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SCOPE OF CROSS-EXAMINATION

FED. R. EVID. Rule 611(b)

Cross-examination should be limited to the subject matter of the direct examination and matters affecting the credibility of the witnesses [limiting the original draft which allowed cross- examination “…on any matter relevant to any issue in the case,” H.R. Rep. No. 93-650, 93rd, Cong. First Sess. 12.1973].

U.S. v. Walker, 613 F.2d 1349 (5th Cir. 1980);

U.S. v. Wolfson, 573 F.2d 216 (5th Cir. 1978).

See also           U.S. v. Haili, 443 F.2d 1295, 1299 (9th Cir. 1971);

Casey v. U.S., 413 F.2d 1303 (5th Cir. 1969), cert. denied, 397 U.S. 1029 (1970);

U.S. v. Evanchik, 413 F.2d 950 (2d Cir. 1969).

LIMITATION ON CROSS-EXAMINATION HELD VIOLATIVE OF

CONFRONTATION GUARANTEED BY SIXTH AMENDMENT

U.S. v. Lewis, 447 F.2d 134 (2d Cir. 1971);

U.S. v. Wolf v. Wolfson, 437 F.2d 862 (2d Cir. 1970);

U.S. v. Dickens, 417 F.2d 958 (8th Cir. 1969);

U.S. v. Hitchmon, 609 F.2d 1098 (5th Cir. 1979).

BUT: CONFRONTATION CLAUSE VILATION NOW SUBJECT TO HARMLESS ERROR RULE

 In Delaware v. Van Arsdall, 475 U.S. 673, 89 L.Ed.2d 674 (1986), the defendant in a murder trial was barred by the trial judge from cross-examining a witness for the state concerning an agreement between the witness and the state in which the state agreed to drop a public drunkenness charge against the witness in exchange for testimony concerning the murder. The defendant was convicted, but the Delaware Supreme Court reversed the conviction noting that “the bias of a witness is subject to exploration at trial and is ‘always relevant as discrediting the witness and affecting the weight of his testimony.’” Davis V. Alaska, 415 U.S. 308, 316 (1974).

The Supreme Court held that “the trial judge’s ruling denied respondent his constitutional right to effective cross-examination …the ruling kept from the jury facts concerning bias that were central to assessing [the witness’] reliability…’a blanket prohibition against exploring potential bias through cross-examination is “a per se error.” 89 L.Ed.2d at 682. The U.S. Supreme Court granted certiorari, and even though it agreed that the respondent had been denied his Sixth Amendment right to confrontation, it vacated the state court decision and remanded for a consideration of whether same was harmless error:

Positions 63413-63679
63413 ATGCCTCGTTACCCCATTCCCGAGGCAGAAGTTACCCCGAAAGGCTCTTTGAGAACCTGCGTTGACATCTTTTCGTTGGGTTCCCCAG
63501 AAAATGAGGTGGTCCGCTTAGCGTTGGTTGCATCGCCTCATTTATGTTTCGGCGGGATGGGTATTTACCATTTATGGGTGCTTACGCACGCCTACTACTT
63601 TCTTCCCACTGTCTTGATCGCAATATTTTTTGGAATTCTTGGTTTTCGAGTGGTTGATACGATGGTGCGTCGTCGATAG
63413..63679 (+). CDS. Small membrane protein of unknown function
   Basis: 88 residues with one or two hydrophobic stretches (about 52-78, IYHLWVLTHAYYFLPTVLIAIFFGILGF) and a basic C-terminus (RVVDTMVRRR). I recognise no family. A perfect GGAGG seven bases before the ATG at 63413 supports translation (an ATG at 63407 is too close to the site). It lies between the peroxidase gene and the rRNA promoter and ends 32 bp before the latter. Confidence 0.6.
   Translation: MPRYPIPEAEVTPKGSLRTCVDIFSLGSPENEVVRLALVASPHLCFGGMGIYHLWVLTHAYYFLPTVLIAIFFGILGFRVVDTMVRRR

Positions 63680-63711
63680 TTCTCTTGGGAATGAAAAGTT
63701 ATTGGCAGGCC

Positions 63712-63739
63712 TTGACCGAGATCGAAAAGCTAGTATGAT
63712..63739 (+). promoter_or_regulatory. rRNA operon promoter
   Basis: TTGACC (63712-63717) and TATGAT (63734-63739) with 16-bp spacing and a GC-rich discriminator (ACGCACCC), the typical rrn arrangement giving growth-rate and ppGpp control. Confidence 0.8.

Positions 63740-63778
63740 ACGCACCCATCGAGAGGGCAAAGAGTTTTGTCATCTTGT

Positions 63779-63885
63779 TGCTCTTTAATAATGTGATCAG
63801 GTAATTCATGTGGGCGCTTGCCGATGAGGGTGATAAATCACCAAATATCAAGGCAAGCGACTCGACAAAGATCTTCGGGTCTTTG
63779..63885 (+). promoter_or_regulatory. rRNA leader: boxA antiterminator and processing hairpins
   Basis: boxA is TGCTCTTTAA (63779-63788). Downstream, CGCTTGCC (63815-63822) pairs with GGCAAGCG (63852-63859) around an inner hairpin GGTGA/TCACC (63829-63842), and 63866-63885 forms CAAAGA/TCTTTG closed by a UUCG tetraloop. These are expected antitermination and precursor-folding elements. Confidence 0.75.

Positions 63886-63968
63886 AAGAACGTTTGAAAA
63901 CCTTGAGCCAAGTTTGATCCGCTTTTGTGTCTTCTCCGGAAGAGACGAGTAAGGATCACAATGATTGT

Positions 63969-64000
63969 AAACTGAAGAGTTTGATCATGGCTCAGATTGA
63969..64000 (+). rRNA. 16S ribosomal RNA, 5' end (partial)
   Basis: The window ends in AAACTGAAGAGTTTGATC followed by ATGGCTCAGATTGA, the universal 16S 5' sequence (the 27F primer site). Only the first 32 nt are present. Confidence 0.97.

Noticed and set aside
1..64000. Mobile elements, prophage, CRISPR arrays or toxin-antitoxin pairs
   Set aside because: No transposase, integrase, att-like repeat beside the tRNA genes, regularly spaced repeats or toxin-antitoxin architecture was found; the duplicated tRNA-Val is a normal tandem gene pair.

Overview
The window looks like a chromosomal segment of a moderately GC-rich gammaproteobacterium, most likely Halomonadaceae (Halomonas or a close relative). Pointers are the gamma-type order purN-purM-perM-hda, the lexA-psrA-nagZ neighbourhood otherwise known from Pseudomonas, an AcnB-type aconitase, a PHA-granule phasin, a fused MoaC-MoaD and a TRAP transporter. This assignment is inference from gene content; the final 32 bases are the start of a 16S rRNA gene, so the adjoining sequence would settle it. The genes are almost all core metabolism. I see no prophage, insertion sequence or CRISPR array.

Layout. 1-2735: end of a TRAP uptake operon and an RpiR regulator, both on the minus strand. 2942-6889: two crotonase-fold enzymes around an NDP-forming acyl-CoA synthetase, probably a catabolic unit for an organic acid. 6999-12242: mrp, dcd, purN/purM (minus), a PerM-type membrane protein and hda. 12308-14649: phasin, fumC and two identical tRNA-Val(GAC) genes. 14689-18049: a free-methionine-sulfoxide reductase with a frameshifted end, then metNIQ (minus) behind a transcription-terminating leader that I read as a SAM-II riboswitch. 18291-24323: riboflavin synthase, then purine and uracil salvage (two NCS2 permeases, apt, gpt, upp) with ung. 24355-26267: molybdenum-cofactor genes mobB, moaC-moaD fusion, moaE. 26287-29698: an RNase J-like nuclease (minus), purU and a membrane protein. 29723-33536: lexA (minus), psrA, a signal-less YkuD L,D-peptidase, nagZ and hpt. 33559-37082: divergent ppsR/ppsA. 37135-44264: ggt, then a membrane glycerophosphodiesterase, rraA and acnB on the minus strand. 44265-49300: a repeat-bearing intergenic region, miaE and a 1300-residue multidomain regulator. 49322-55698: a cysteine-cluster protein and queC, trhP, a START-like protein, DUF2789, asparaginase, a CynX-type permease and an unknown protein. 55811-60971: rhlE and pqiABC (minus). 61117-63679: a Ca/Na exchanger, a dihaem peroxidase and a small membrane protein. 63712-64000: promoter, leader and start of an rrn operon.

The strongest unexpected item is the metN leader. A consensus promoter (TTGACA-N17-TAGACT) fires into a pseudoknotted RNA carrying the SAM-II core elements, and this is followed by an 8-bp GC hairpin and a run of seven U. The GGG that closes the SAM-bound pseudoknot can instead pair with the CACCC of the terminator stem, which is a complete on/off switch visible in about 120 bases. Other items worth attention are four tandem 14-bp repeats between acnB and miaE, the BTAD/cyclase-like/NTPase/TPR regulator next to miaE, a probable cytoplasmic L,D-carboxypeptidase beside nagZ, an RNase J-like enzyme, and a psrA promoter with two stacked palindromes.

“Accordingly, we hold that the constitutionally improper denial of a defendant’s opportunity to impeach a witness for bias, like other Confrontation Clause errors, is subject to Chapman harmless error analysis. The correct inquiry is whether, assuming that the damaging potential of the cross-examination were fully realized, a reviewing court might nonetheless say that the error was harmless beyond a reasonable doubt. Whether such an error is harmless in a particular case depends upon a host of factors, all readily accessible to reviewing courts. These factors include the importance of the witness’ testimony in the prosecution’s case, whether the testimony was cumulative, the presence or absence of evidence corroborating or contradicting the testimony of the witness on material points, the extent of cross- examination otherwise permitted, and, of course, the overall strength of the prosecution’s case. Delaware v. Van Arsdall, 475 U.S. 673, 89 L.Ed.2d 674 (1986).

Cf.                   Harrington, 395 U.S. 250, 254, 23 L. Ed. 2d 284, 89 S.Ct. 1726 (1969);

Schneble v. Florida, 405 U.S. 427, 432, 31 L.Ed.2d 340, 92 S.Ct. 1056 (1972). 89 L.Ed.2d at 686-87.

Texas has also adopted a “harmless error” rule for denial of confrontation rights.

See, e.g.           Young v. State, 891 S.W.2d 945, 948 (Tex. Cr. App. 1994);

Clark v. State, 881 S.W.2d 682, 695-96 (Tex. Cr. App. 1994)(citing Delaware v. Van Arsdall).

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